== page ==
Michael Shermer enjoys a reminder that cutting-edge research is a step into the unknown.
At a press conference in 2002, Donald Rumsfeld, then US secretary of defence, used epistemology to explain US foreign entanglements and their unintended consequences. “There are known knowns; there are things we know we know. We also know there are known unknowns; that is to say, we know there are some things we do not know. But there are also unknown unknowns, the ones we don't know we don't know,” he said.
It is this last category that is the focus of Stuart Firestein's sparkling and innovative look at ignorance, and how it drives the scientific process. Firestein is a neurobiologist at Columbia University in New York, where he teaches a wildly popular course on ignorance, inviting scientists to tell students not what they know, but what they don't. He muses, would you rather earn an A or an F in a class called Ignorance?
Firestein introduces the concept of ignorance by contrasting the public's perception of science — as a systematic process — with a scientists' understanding that it is more haphazard. Most people think of science as a stepwise algorithm, in which researchers grind through experiments that churn out data sets that are analysed statistically and published in peer-reviewed journals: part of an endless cycle of observation, hypothesis testing and adjustment.
In reality, as mathematician Andrew Wiles says in the book, science consists of “groping and probing and poking, and some bumbling and bungling”. A switch is discovered and a light comes on. It is like looking for the proverbial black cat in a dark room.
It is in the dark that cutting-edge science takes place. To make discoveries, researchers need to look beyond the facts — to where they run out, says Firestein. Scientists should “forget the answers, work on the questions”. That is good advice, because the mountain of facts is now so vast that we cannot hope to learn, let alone remember, them.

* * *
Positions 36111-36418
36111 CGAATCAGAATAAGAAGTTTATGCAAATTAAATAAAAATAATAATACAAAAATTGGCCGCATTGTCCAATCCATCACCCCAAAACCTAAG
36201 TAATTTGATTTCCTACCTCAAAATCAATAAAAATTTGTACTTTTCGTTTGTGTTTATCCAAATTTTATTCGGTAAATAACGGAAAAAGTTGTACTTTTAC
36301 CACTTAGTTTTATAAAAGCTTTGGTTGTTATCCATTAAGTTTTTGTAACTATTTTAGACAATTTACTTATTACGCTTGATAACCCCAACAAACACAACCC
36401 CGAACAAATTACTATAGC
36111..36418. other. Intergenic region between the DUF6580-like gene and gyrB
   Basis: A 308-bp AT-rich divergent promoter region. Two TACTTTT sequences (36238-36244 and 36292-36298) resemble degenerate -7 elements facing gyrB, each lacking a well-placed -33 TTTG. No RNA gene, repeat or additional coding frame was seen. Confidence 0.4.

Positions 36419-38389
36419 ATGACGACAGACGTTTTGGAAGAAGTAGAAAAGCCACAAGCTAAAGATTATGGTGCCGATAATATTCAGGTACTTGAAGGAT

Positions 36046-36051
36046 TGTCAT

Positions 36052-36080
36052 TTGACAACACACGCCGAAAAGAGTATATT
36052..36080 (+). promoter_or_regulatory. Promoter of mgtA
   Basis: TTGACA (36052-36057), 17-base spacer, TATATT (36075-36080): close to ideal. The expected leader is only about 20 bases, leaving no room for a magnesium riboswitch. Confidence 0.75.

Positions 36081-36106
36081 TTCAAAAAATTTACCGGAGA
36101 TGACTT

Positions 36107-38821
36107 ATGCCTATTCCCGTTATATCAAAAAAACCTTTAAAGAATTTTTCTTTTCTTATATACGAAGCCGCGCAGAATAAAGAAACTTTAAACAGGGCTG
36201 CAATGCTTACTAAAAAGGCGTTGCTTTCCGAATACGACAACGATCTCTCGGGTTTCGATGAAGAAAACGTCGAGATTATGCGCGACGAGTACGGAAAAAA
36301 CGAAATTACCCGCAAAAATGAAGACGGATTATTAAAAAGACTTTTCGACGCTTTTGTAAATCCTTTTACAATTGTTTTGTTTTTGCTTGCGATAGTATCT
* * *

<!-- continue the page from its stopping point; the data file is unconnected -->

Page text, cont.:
It has been estimated that, from the beginning of civilization — 5,000 years ago or more — until 2003, humanity created a total of five exabytes (billion gigabytes) of information. From 2003 to 2010, we created this amount every two days. By 2013, we will be doing so every ten minutes, exceeding within hours all the information currently contained in all the books ever written.
So it isn't that we need more knowledge; it is that we need to distinguish between what we know and what we don't know, through what Firestein calls “controlled neglect”. Researchers must selectively ignore vast quantities of facts and data that block creative solutions, and focus on a narrow range of possibilities.
“To make discoveries, researchers need to look beyond the facts.”
Ignorance includes an important discussion about scientific errors and their propagation in textbooks. I admit that I passed one on in my last book, The Believing Brain (Times Books, 2011): I repeated as gospel the 'fact' that the human brain contains about 100 billion neurons. Firestein reports that it is actually around 80 billion, and that the number of glial cells is an order of magnitude smaller than most textbooks state.
The 'neural spike' recorded by neuroscientists as a fundamental unit of brain activity, Firestein reminds us, is an artefact of our measuring devices and ignores other forms of neural activity. Even the famous and widely printed 'tongue map', which shows sweet flavours sensed on the tip of the tongue, bitter on the back and salt and sour on the sides, is wrong — the result of a mistranslation of a German physiology paper. These and other errors arise as a result of our lack of scepticism towards the knowledge we have.
To Rumsfeld's categories, Firestein adds one more: unknowable unknowns, or “things that we cannot know due to some inherent and implacable limitation”. He puts history in this category, but I would not. When history is defined as anything that happened before the present, it includes much of astronomy, geology, archaeology, palaeontology and evolutionary biology — fields with hypotheses that can be tested with as much rigour as experiments in the lab.
I worry, too, that too much emphasis on ignorance opens the door to creationists, climate deniers and others with political agendas who wish to challenge mainstream scientists. Acknowledging our ignorance is good, but we should also recognize the well-supported theories that science has confidently given us.
As scientific knowledge grows, so does our awareness of how much we don't know. “Ignorance works as the engine of science because it is virtually unbounded,” explains Firestein, “and that makes science much more expansive”. We should remember that when a sphere becomes bigger, the surface area grows. Thus, as the sphere of scientific knowledge increases, so does the surface area of the unknown. Firestein's book reminds us that it is at this interface that we can claim true and objective progress.